That’s why governments haven’t shot the moon on cloud-seeding, but it’s also why they haven’t dumped it either. The United Arab Emirates has been running a cloud-seeding program since 2000, and recently gave out three $5 million prizes for rain enhancement science. Zimbabwe put $400,000 towards it this year. Delhi is likely to use it to combat air pollution. Iran has a cloud-seeding research center.
THIS ONE WEIRD TRICK!
Sending climate change to seed
One possibility for the technology is more directly combating climate change through cirrus cloud thinning (CCT). It uses the same technology for a different purpose: In this case, making water droplets bigger would make cirrus clouds thinner, which would dissipate faster, which would result in less heat trapped in the atmosphere. One study found that this would lower global temperatures by 1.4°C (34.5°F), which is a lot.
MAKE THIS STORY TOTALLY METAL
Man vs. Hurricane
Vincent Schaefer—the aforementioned “Snow Man” who brewed snowstorms in his General Electric lab—was also the seed of a secretive US government program intended to kill hurricanes through cloud seeding. Thanks to the efforts of him and his research partner, Nobel laureate Irving Langmuir, the American military funded two decades of assassination attempts against major storms.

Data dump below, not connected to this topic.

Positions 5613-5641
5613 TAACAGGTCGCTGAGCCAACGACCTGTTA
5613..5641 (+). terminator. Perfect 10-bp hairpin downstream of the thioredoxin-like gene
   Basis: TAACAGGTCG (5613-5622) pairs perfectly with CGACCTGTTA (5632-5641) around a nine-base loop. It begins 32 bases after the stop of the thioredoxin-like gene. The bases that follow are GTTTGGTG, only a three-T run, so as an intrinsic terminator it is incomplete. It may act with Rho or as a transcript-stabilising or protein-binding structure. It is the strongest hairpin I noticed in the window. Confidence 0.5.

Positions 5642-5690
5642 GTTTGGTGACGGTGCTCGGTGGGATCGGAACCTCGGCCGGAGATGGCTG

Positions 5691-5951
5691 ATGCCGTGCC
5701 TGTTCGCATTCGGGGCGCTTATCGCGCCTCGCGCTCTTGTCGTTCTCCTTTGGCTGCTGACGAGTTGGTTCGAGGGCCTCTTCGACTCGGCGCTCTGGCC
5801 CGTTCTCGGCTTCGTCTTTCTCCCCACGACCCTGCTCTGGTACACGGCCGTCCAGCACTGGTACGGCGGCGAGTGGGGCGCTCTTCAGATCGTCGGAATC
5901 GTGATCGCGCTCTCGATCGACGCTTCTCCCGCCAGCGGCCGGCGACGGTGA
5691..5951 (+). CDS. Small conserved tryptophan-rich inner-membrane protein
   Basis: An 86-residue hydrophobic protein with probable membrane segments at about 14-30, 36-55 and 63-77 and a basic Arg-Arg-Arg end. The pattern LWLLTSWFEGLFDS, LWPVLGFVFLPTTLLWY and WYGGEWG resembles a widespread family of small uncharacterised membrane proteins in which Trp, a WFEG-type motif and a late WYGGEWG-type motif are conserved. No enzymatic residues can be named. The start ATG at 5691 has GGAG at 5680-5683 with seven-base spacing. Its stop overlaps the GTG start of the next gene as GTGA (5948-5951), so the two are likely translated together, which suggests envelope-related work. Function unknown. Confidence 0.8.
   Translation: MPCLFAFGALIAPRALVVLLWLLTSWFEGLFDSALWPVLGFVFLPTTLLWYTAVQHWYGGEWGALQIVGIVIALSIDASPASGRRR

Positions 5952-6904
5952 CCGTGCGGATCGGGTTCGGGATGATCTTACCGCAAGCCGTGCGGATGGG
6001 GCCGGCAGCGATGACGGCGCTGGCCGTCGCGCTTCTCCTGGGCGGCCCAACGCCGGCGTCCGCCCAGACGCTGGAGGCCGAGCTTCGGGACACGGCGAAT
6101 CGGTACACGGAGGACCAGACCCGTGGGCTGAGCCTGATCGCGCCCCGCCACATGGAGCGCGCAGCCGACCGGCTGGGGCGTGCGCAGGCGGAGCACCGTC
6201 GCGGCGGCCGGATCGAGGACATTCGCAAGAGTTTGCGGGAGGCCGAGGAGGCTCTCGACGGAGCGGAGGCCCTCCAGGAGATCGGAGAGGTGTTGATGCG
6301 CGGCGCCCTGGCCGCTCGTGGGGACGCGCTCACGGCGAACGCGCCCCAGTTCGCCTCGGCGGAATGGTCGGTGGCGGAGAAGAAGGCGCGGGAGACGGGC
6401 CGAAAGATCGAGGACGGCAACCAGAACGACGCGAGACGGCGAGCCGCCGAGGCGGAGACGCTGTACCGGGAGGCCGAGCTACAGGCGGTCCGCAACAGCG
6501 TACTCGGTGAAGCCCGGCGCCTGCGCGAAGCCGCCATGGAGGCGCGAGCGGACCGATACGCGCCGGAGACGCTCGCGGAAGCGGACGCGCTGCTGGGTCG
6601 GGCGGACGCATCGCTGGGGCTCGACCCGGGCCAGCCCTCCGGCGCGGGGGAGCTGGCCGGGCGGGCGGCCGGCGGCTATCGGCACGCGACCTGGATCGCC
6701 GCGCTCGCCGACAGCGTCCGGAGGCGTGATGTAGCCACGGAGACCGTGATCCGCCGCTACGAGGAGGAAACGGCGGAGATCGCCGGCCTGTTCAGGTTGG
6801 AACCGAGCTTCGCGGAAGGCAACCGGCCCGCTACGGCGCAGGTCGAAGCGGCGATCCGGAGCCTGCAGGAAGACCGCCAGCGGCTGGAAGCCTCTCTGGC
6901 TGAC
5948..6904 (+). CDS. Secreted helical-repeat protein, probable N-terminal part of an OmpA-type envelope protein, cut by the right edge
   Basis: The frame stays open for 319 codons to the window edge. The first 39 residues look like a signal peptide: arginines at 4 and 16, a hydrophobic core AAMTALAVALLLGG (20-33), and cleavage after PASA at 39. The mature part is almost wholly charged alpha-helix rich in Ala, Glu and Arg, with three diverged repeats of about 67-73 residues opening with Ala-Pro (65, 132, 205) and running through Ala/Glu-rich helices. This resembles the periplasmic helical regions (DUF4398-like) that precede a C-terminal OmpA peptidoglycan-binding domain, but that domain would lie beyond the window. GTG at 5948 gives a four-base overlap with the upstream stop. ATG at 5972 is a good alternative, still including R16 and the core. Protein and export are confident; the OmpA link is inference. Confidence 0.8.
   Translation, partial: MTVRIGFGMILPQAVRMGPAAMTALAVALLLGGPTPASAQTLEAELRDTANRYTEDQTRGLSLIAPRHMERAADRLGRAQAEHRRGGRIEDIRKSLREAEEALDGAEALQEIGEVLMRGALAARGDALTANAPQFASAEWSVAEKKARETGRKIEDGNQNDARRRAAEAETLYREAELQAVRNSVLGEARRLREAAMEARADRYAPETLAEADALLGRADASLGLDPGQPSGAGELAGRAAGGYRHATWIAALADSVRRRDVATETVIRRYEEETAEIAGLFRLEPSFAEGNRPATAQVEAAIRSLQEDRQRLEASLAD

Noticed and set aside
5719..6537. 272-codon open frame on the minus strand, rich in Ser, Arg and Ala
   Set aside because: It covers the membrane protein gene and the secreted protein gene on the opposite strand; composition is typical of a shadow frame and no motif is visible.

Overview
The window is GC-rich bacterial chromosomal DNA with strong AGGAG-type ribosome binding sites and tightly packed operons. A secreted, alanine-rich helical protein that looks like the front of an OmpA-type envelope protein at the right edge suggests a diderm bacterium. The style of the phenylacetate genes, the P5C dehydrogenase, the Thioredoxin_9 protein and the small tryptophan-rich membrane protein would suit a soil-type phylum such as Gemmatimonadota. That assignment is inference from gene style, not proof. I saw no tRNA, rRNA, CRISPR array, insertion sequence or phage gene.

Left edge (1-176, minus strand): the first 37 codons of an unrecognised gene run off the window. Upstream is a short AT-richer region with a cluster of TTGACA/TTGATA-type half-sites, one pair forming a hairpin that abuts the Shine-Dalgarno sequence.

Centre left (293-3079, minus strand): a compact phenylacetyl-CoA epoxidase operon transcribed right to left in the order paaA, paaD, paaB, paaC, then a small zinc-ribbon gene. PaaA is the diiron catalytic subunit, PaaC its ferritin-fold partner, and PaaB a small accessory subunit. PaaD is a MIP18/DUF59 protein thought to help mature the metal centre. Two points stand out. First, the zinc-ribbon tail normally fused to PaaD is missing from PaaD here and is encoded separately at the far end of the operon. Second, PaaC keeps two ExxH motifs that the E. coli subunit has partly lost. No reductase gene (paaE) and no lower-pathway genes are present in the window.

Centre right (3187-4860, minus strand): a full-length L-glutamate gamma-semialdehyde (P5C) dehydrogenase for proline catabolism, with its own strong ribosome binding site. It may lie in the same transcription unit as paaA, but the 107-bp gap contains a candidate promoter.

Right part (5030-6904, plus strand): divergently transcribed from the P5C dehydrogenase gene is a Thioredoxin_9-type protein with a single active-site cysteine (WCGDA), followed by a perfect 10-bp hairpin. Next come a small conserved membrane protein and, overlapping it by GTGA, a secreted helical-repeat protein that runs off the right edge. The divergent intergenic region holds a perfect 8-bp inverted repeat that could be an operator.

Schaefer and Langmuir had a promising theory. They believed that if they dumped silver iodide into the eye of a hurricane, they could cause the storm to form a new, bigger eyewall. That sounds scary, but it’s actually a good thing: A bigger eye means a smaller pressure gradient and less destructive winds.
On Oct. 13, 1947, Project Cirrus flew its first mission. An Air Force jet flew over a hurricane that had been heading harmlessly out into the Atlantic Ocean and dropped 180 pounds (82 kg) of crushed dry ice into the storm. The crew reported a “pronounced modification of the cloud deck seeded.” Soon after, the hurricane abruptly changed course and made landfall near Savannah, Georgia. The public blamed the destruction on cloud seeding, lawsuits followed, and Cirrus was cancelled. It took 12 years for the government to officially admit that it had seeded the storm.
The military quietly carried out a few experiments after the Cirrus disaster, but didn’t officially reboot the program until 1962. It was rechristened Project STORMFURY and experimented on several hurricanes until 1971. STORMFURY never produced any conclusive evidence that cloud seeding could weaken a storm, but it did fund extensive meteorological research that helps guide our hurricane predictions to this day—and the dream hasn’t fully died.
TAKE ME DOWN THIS HOLE!
The New York Times explains how one species of bacteria beat humanity in the cloud seeding race by several million years.